A second word of warning. I’m not asking anyone to take the stance of this pastor’s detractors. The churchly cancel culture is strong here. They’ve called him a heretic and a false teacher without even taking a second to hear him out.

My personal opinion, is that someone close to him should go to him in brotherly love and explain that an explicitly stated pillar can be undermined—even destroyed—when we allow the practical experience of people engaging with us to point them to something different than what we claim to be about. We can say that we’re all about social interaction, but if all of the mechanics point to combat, is there really a social interaction pillar?

It is only when a person is shown the error of their ways, and then refuses it, that we followers of Jesus should remove ourselves from fellowship with our brother or sister in Christ. And then, only in the hope that restoration can happen. Paul writes as much in 1 Corinthians 5 when he tells the local manifestation of the church there remove from their fellowship a man who was known by all to be in a sexual relationship with his father’s wife. The removal of fellowship is made with the mind that his spirit can be restored.

This leads me to the third word of warning. We followers of Jesus shouldn’t think that we have to remove ourselves from the presence of all sinners. I mean, we can’t get away from ourselves. The command to judge the unrepentant man in 1 Corinthians 5 is given because he claimed to be a fellow follower of Jesus while living in blatant sin.

Paul continues in that same chapter to say that if he meant for the church in Corinth to remove themselves from all sinners, then they’d be removed from the world. It’s only because of the man’s claim to be a follower of Jesus that the harshness of the judgement strikes.

If the man never came to follow Jesus, then such behavior would be expected. Sinners gonna sin. But because he claims the name of Jesus, it becomes a problem for him to not represent the holiness of our Savior.

This is the whole problem with the conference presenters that the pastor was defending. They’re living in blatant and unrepentant sin. If we hold to the standard—the pillars—of the bible, we shouldn’t be giving them positions of teaching and leadership. Instead, we should remove our fellowship from them, in the hope that this absence from the family of God might lead them to true repentance. Then, we can embrace them as people growing in holiness. And after this healing process has taken time in them, they can lead and teach people who struggle with the issue.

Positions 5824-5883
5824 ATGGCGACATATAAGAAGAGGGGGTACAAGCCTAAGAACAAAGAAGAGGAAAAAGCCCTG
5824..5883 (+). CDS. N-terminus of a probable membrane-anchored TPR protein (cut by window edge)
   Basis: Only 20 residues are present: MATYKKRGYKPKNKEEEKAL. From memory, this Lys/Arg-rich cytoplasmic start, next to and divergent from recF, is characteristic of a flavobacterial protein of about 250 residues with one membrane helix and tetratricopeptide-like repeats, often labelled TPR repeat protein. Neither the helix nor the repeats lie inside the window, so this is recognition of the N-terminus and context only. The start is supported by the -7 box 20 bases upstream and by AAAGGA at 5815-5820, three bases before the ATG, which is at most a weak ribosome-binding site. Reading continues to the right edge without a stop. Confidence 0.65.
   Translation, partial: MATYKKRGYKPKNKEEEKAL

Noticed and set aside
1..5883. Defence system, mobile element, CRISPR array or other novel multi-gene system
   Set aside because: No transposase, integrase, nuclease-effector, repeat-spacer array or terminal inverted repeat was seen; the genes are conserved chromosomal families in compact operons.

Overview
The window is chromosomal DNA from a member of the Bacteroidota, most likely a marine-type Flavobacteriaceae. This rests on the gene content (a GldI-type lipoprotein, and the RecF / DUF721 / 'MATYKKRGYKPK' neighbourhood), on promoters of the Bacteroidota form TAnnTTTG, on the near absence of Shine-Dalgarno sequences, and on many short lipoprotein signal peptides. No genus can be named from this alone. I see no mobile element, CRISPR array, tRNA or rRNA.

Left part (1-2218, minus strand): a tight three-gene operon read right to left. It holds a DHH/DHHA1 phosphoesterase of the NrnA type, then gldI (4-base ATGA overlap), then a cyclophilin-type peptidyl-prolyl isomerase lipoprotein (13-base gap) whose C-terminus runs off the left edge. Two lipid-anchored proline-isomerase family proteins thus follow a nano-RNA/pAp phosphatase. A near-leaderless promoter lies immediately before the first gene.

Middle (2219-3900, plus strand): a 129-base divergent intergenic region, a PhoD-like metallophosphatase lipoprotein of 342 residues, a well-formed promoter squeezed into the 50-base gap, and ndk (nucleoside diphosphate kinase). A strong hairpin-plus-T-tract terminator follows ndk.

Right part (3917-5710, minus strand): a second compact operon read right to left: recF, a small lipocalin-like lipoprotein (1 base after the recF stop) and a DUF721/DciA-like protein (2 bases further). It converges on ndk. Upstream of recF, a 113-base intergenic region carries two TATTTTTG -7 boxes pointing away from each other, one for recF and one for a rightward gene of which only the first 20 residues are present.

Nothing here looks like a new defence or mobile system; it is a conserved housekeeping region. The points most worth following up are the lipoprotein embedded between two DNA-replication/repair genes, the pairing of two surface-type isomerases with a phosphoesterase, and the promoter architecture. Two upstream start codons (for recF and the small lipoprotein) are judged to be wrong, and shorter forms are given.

If these presenters were not followers of Jesus, I would expect them to live in sin—though, I’d still question their place as presenters in the conference. It’s only because of their claim to be Christians that gives us the biblically-provided right to judge their actions. Again, with the hope that restoration might happen.

The pillars of our faith—and the pillars of biblical theology in specific topics—can be undermined when we allow practical experiences to never witness the pillar in action. It’s just lip service then. Merely a memorized history lesson that we roll our eyes at while regurgitating the words. Something we say because we have to, but has no interaction at all with our regular experience with it.

Words that waste space.

This is why it’s important for us to think about how our actions accentuate or undermine the pillars of our faith. We must allow the practical experience to rise up to the heights of the fundamental aspects that we claim to have.

Let me give us one more example. There’s a reason why I’ve hit this point about restoration so much as I’ve written. To many people today, the idea of calling someone out in judgement for their deeds seems to come from a heart of hatred. That’s the view of many Christians today whenever we speak on any topic.

But because I know that Jesus came to save sinners—to restore humanity to our proper place in relationship with him—it means that restoration must be a pillar of our faith in him.

Many among us—and again, I’m not perfect here either—have undermined that pillar of restoration through our actions. We’ve shown that restoration to proper relationship with God is something we talk about, but never experience. If all we do is shout at each other about how wrong others are, and cast dispersions without a desire to bring about restoration, then do we truly hold to the pillars of the faith ourselves?

There’s a lot that we can learn if we just sit down and ask how many of the pillars of our faith we’re merely giving lip service to. How many do we hold merely because of historical precedence? And how many have we actually shown to be practically experienced?

The answer to that might just prove how unstable our stance is because a pillar or two have crumbled and need to be restored.